But if unions have proven resilient in the face of the Thatcherite onslaught, the obstacles to concerted trade union action, possibly in the form of a general strike, are still formidable – some might say insuperable. By far the most damaging aspect of the anti-trade union laws ushered in by Thatcher was the rigid delimitation of the words ‘trade dispute’, making it unlawful to engage in solidarity strikes with other workers, or to engage in any strike that is political in intent. Workers can legally go on strike only against their immediate employers, and with regard to a specific set of workplace related grievances. Since trade unions derive their effectiveness from workforce solidarity, the ban on undertaking sympathy strikes is a severe impediment to workers defending their interests. Throughout the 1920s, unions were viewed with such alarm largely because of the Triple Alliance formed between coal, rail, and transport workers, whereby an attack on one industry by employers was treated as an attack on all. Under the current system, such a combination would be considered illegal. Moreover, whilst the right of parliament to enact sweeping laws that have manifestly economic implications for millions of people is untrammelled, the right of unions to contest this legislation is absurdly limited on the grounds this would be straying into the realm of ‘politics’. By erecting a fictitious distinction between economics and politics, the law seeks to emasculate unions.

One thing, however, is transparent. In attempting to overcome this array of legal barriers, unions cannot rely on the Labour Party, which has refused to extricate itself from the Blairite embrace of the free market in the three years since its electoral defeat. A party that was originally formed under the auspices of the TUC to advance the interests of workers, and still hypocritically receives 80% of its funding from the unions, cannot bring itself to even condemn the idea that workers must pay for a debt amassed by the financial sector. In a sight that has become all-too familiar in the last few decades, Ed Balls was heckled in September by TUC delegates for supporting the government multi-year freeze on public sector pay. The choice, he argued, was between people in the public sector keeping their jobs or thousands being fired to achieve wage increases for the rest. It would never occur to Ed Balls that this is a dilemma that could easily be resolved through a simple tax on the dividends of the banks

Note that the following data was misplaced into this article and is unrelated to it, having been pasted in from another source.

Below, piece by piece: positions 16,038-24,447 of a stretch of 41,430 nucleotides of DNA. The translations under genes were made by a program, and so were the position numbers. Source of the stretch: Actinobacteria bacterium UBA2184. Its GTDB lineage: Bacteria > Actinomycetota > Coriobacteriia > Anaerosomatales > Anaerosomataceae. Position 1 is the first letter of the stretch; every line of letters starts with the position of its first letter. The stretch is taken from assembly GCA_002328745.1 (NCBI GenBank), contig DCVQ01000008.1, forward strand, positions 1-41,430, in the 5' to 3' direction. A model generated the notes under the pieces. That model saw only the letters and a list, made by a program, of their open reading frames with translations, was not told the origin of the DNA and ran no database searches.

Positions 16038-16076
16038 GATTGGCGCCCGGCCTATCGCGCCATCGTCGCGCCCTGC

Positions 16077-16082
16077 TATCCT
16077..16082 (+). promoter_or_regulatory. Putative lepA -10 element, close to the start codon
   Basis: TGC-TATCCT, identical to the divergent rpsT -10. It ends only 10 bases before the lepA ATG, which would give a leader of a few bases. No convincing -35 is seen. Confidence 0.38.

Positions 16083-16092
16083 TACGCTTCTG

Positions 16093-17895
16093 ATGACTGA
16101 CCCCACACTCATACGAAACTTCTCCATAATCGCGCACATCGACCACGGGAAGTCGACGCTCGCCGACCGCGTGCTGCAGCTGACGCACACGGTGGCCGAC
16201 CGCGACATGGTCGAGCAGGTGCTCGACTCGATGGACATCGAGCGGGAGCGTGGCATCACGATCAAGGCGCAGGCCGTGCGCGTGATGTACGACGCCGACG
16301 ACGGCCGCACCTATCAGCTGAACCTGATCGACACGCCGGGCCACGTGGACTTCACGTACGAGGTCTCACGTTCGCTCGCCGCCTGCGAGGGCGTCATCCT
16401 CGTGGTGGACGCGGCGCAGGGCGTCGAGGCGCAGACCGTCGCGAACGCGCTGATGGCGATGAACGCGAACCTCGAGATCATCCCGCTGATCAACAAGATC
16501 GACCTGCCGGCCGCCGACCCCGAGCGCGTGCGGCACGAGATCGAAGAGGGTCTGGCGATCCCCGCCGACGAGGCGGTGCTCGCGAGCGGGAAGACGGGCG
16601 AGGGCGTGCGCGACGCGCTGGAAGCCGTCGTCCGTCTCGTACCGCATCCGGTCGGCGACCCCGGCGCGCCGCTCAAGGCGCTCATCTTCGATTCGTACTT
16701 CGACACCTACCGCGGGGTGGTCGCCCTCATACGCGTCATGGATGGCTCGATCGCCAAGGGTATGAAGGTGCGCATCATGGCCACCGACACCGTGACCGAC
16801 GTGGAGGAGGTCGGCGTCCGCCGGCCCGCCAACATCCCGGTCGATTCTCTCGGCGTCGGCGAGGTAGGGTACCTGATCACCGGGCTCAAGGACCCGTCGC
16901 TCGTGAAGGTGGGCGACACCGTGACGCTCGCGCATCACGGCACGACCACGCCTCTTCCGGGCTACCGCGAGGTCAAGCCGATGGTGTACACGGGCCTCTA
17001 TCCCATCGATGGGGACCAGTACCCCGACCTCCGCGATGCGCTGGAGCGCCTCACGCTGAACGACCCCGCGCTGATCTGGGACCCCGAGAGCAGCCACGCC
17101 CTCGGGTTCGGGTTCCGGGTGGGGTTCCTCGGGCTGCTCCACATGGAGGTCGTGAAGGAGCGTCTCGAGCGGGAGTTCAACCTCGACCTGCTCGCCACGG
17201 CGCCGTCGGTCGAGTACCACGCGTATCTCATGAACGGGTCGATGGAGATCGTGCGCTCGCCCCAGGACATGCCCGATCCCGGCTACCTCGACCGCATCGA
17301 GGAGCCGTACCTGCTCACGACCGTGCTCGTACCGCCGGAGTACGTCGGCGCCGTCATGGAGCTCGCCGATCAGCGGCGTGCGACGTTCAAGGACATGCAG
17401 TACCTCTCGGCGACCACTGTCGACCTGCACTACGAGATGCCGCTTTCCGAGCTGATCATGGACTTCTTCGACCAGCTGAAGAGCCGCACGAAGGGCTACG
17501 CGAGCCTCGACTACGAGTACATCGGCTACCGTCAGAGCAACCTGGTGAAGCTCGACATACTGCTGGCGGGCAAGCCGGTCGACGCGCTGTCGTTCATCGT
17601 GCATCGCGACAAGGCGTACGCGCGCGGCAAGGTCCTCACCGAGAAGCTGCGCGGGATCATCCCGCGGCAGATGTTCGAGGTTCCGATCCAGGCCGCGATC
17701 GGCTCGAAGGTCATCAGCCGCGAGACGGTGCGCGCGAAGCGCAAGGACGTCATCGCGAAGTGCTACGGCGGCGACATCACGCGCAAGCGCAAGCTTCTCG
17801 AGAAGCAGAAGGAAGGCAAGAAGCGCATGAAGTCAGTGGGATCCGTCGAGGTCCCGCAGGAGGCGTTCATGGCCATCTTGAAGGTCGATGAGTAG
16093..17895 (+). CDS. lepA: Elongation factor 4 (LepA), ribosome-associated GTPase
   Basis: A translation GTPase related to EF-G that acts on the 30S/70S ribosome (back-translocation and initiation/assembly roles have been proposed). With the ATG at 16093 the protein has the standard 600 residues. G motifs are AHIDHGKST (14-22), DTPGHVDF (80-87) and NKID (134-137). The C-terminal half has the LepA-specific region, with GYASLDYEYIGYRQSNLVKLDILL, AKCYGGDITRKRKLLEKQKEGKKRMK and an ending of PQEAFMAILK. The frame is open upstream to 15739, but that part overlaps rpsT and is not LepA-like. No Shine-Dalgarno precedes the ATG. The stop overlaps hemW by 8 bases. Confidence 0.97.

Tense relations between the party and the union movement of course reached their apogee with the rise of the New Labour cabal, in which the current leader Ed Miliband, rather bizarrely given the sobriquet Red Ed by the right-wing media, is firmly rooted. It’s ridiculous to expect that after 13 years during which the Labour government could not be prevailed upon to repeal stringent anti-union laws, that Ed Miliband, who has openly stated his admiration for Thatcher and his belief that cuts are necessary, will suddenly be persuaded of the case for strong trade unions and become their enthusiastic champion. As leader of the opposition, he has already shied away from relatively mild proposals to address the more outlandish features of Thatcher’s legacy. In 2010, John McDonnell proposed a Minor Errors Bill amending the law so that employers could no longer obtain injunctions because of technical errors discovered in the balloting process.  As McDonnell noted, the professed purpose of laws introduced in the 1980s and 90s had been to render unions more democratic, but they were in fact being used to prevent unions from realising the democratic wishes of their members. The code of industrial balloting required unions ‘to provide, for example, the exact number of trade union members who were to be balloted, details of their workplaces and the categories of those to be balloted. It also required the union to keep meticulous records of the members’ addresses, jobs and workplaces.’ As a result, ‘Failure to satisfy any of the conditions renders the union open to injunction.’ By amending the law so that they had only to show ‘substantial compliance’ with the balloting process, the Minor Errors Bill would put an end to the barrage of injunctions unions had been subjected to. Unfortunately, the Bill was unable to muster the 100 votes required to reach a second reading. Ed Miliband and many Labour MPs did not even attend the parliamentary debate. Shadow Minister for Business, Innovation and Skills, Nia Griffith, summed up Labour’s lacklustre approach in a statement to the House: ‘I have to make it clear that although the opposition recognises the need to restore the original intention of the 1992 Act, we cannot today endorse the particular legal mechanism contained in this Bill.’